Shaolin Temple (1976)

Posted in Reviews by - January 18, 2020
Shaolin Temple (1976)

There’s an epic sensibility to this accomplished Shaolin film from Chang Cheh, marking the culmination of his work with longtime collaborators Ti Lung and David Chiang, and the start of his output with the so-called ‘Venoms mob’, including Taiwanese stunt-people like Philip Kwok, Chiang Sheng and Lo Meng, each of whom have supporting roles. To some extent, it also marks a culmination Cheh’s work with Fu Sheng, taking his fourth and final run-out as Fong Sai-yuk at a time of change for the actor, who was eager to work with new directors. Then there’s the absence of fight choreographers Lau Kar-leung and Tong Gaai, who were so integral to the original Shaolin cycle. It is interesting to consider whether any of these behind-the-scenes machinations play into the film’s distinctly passionate tone; it feels like a final flourish from a Shaw Brothers team determined to prove who – at the height of the international kung fu boom – were the real masters of the kung fu film. Interestingly, the film works as a precursor to the Shaolin cycle, being the first to depict life inside the temple before its destruction at the hands of the Manchus. It depicts the daily routines of learning, meditation, discipline, spirituality, training and endurance, as well as its roots in southern Chinese kung fu systems: wing chun, tiger and crane, pole form and chain-whip, plus a large section is dedicated to the fabled ‘wooden men’ which guard the temple exit. The film follows the Shaolin council who must decide on whether to welcome outsiders with rebellious beliefs into its hallowed and apolitical chambers, knowing full-well how the move will be interpreted as a provocation by the Manchu-backed Ching government. It also highlights the traitors who betrayed their trust, and the defeated Ming soldiers who are welcomed into the fold. These young boys are given seemingly menial tasks like stoking fires, cooking and working in the library, which – unbeknownst to them – deceptively teaches them the rudiments of kung fu. Lau Kar-leung would later expand on this concept for his 1978 masterpiece, The 36th Chamber of Shaolin. In 1982, the film would be adapted by filmmakers in Mainland China with their own version, starring Jet Li, but much of the myth-making starts here, told with typical blood-letting gusto by Chang Cheh.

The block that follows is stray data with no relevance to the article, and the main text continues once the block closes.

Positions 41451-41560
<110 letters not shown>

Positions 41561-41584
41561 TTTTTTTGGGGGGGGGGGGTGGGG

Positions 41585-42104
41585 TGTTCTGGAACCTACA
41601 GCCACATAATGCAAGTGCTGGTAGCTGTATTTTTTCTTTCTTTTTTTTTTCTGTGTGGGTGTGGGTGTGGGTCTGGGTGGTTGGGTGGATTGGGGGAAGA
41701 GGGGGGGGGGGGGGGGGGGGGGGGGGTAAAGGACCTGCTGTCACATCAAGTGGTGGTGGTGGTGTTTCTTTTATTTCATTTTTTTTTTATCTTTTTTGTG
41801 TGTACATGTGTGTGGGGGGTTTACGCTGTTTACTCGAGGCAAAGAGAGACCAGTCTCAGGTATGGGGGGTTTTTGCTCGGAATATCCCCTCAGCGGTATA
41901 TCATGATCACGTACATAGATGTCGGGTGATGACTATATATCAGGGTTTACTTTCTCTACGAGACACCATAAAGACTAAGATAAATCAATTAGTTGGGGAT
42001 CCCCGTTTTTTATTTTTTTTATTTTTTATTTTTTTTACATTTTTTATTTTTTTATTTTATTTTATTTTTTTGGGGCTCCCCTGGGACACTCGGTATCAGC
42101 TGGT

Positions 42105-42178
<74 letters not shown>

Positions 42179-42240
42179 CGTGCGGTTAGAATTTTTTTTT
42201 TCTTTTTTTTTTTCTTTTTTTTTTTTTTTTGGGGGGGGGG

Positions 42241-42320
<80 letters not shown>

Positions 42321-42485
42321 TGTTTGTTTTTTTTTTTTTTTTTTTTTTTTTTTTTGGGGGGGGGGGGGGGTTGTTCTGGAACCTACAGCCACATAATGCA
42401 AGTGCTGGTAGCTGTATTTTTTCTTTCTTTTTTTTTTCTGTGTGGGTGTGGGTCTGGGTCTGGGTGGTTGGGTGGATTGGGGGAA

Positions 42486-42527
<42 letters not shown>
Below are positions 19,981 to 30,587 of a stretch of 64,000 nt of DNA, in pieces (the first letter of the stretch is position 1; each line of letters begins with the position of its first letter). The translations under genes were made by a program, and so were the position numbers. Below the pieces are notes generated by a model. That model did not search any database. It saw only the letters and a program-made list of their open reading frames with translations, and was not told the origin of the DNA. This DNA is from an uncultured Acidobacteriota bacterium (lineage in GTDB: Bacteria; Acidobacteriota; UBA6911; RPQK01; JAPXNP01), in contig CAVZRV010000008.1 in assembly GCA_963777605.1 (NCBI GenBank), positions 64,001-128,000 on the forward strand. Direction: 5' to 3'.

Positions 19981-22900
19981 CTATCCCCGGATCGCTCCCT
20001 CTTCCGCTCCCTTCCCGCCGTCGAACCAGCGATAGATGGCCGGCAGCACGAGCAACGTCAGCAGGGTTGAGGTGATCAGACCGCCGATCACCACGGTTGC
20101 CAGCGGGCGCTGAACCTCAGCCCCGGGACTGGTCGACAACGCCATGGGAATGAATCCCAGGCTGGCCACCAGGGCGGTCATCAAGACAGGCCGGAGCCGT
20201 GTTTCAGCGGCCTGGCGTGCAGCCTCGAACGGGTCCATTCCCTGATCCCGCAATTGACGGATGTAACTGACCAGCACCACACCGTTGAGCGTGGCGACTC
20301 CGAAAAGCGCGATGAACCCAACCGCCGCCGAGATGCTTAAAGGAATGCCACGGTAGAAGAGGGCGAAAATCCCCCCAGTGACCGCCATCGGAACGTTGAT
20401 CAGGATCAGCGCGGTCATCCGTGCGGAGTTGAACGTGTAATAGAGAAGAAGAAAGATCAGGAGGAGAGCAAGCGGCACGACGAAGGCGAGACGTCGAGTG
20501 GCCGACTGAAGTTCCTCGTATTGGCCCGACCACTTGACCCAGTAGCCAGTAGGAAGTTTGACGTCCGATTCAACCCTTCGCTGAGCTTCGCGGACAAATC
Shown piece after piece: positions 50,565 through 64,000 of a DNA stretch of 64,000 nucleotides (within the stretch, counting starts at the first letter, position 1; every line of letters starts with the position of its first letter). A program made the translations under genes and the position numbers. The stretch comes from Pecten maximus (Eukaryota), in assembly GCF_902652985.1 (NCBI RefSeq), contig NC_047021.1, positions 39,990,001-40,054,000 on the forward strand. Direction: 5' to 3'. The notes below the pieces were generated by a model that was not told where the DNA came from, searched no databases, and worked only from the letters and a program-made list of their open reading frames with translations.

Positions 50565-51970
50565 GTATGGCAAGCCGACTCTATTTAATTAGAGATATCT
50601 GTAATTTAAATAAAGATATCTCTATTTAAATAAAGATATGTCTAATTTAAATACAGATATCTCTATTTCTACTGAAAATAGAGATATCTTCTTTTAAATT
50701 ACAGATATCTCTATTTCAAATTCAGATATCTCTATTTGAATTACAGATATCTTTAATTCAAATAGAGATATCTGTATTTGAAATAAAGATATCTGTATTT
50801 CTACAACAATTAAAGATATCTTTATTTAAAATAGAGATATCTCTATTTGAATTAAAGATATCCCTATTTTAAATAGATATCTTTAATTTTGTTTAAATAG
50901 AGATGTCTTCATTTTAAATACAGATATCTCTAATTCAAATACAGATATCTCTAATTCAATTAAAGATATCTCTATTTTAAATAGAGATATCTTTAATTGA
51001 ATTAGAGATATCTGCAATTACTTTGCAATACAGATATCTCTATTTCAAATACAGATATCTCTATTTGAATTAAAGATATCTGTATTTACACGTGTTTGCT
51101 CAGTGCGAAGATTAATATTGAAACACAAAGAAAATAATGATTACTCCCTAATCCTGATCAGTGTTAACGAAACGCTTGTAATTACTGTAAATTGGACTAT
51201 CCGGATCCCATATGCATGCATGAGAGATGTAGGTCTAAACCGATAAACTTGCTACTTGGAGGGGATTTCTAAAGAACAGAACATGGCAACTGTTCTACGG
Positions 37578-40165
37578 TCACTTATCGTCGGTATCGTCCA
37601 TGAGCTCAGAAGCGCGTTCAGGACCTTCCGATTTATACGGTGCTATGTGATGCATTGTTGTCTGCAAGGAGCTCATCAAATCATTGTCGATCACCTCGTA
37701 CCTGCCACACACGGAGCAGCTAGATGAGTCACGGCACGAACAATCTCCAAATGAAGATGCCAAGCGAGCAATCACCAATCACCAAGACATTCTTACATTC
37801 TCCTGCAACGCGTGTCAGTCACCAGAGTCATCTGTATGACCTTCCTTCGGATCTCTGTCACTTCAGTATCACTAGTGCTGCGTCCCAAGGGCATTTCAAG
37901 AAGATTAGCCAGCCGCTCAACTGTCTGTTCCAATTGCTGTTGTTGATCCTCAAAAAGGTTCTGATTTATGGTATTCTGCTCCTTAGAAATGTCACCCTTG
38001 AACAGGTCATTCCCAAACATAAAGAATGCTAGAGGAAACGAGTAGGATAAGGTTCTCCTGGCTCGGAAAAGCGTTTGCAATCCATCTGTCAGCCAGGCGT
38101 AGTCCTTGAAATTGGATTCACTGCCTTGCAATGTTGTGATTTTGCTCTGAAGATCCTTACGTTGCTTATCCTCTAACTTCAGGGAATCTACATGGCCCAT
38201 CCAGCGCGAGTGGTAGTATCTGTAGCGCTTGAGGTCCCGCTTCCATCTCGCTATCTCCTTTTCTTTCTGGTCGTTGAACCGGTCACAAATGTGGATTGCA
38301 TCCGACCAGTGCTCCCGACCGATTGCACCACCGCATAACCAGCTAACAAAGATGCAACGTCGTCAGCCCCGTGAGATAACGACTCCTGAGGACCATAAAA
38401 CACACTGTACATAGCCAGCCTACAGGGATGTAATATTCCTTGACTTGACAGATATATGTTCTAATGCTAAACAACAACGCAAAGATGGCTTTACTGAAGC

AKA: Death Chambers.

This post was written by
Editor and creator of Kung Fu Movie Guide and the host of the Kung Fu Movie Guide Podcast. I live behind a laptop in London, UK.

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